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Two hundred years ago, in the early morning hours of June 16, Mary Shelley found herself possessed by a waking dream in which she “saw the hideous phantasm of a man stretched out, and then, on the working of some powerful engine, show signs of life …”
Born of a nightmare, the story of Frankenstein is one of the most enduring cautionary tales regarding scientific creation and moral responsibility. As the story goes, a young Shelley conceived of the idea after a group of fellow writers dared each other to write the best scary story during the inclement summer of 1816 on the shores of Lake Geneva.
Now, Arizona State University, National Novel Writing Month (NaNoWriMo), Chabot Space and Science Center, and Creative Nonfiction magazine are daring amateur and professional writers to do the same. The Frankenstein Bicentennial Dare competition hopes to inspire new stories that reflect on questions of science, technology, ethics, creativity and responsibility.
The competition is part of the larger Frankenstein Bicentennial Project, launched by co-directors David Guston and Ed Finn in 2013 to position ASU as a hub for the seminal novel’s global bicentennial celebration.
“From the very beginning [‘Frankenstein’] found a happy home onstage and, later, on celluloid, television and video — not to mention breakfast cereal, Halloween costumes, political cartoons and more,” said Guston.
“The novel itself grapples with issues — already apparent to Mary at the cusp of our scientific age but appearing again in each generation of knowledge-based technology, from galvanism forward to synthetic biology and artificial intelligence — related to the nature of creativity and responsibility.
“This theme, of course, applies to the earliest myths about the creation of human beings in many religions, but Mary’s story, dense with conflicting norms and changing paradigms, emerged as a modern myth suitable for retelling and reconfiguring.”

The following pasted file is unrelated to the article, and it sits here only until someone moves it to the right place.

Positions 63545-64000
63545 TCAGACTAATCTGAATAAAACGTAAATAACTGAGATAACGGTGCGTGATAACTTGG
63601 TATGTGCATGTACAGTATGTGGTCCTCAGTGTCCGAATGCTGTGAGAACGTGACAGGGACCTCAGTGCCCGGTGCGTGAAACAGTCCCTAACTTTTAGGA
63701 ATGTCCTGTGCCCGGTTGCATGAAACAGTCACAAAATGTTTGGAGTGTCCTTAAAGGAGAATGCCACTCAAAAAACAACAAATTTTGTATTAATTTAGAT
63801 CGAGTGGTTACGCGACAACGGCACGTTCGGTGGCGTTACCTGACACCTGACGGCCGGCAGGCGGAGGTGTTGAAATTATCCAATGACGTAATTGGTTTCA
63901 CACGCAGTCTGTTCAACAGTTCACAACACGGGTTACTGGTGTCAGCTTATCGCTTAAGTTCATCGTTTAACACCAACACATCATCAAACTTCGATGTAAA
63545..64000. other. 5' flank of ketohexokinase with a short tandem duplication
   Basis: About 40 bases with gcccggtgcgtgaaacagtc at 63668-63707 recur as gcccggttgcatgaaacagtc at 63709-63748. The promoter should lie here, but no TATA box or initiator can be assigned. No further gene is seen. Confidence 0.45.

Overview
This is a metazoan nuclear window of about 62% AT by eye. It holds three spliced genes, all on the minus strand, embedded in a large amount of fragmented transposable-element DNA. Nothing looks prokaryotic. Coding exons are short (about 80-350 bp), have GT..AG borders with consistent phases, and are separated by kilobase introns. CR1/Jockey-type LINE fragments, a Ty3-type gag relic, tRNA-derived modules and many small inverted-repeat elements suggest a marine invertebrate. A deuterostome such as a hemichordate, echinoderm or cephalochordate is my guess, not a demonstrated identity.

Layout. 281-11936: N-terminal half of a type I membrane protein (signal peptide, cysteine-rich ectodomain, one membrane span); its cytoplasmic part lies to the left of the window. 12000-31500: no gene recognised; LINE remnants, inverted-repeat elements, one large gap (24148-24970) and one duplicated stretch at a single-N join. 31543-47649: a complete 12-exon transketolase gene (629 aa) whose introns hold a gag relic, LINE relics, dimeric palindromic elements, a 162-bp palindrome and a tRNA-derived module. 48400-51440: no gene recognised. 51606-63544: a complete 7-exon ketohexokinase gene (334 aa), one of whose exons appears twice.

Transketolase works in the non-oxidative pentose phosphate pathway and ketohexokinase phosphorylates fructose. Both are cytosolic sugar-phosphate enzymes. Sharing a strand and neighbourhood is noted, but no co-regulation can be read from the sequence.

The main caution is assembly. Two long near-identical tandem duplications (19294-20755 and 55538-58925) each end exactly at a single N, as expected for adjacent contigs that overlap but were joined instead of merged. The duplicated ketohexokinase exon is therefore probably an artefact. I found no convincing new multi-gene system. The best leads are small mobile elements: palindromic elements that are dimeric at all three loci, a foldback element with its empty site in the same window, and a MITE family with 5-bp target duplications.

The Frankenstein Bicentennial Dare will be separated into two categories. The first, presented by ASU, NaNoWriMo and Chabot, invites participants to write short, scary tales about unexpected consequences and unintended monstrosities — though monsters are not always evil, and things that begin innocently enough, like a song, can be misappropriated and wrought into something monstrous. Winners of the short-fiction contest will receive personal feedback from Hugo and Sturgeon Award-winning science fiction and fantasy author Elizabeth Bear, as well as a curated selection of classic and contemporary science fiction books. Submissions will be accepted through July 31.
The second, a long-form nonfiction competition presented by ASU and Creative Nonfiction magazine, asks authors to document true stories about the evolving relationships between humanity and technology for a chance to win a $10,000 grand prize or one of two $2,500 runner-up prizes. Winners will be announced in mid-2017, and winning essays will be included in an upcoming issue of the magazine. Submissions will be accepted through March 20, 2017.
Center for Science and the Imagination editor and program manager Joey Eschrich hopes the wide reach of ASU and the various partners involved will ensure the greatest amount of public engagement possible.
Science advancements and writing have a long history together.
“As long as people have tried to create new knowledge (aka ‘science’) there has been someone else there to write about it,” said ASU English professor Cajsa Baldini, the advantages of which include “the benefit of combining entertainment and the engagement of the individual imagination with serious ethical inquiry.”
Submissions for the Frankenstein Bicentennial Dare are being accepted now. Full details, contest rules and guidelines for entries can be found at frankenstein.asu.edu/dare.
“I hope that we identify some really insightful, inspirational and creative approaches to understanding how we might — and how we should — engage with science and technology,” said Guston, “and, in the words of one scholar, learn to love the monsters that we create.”
Top image by Nina Miller, Center for Science and the Imagination graphic designer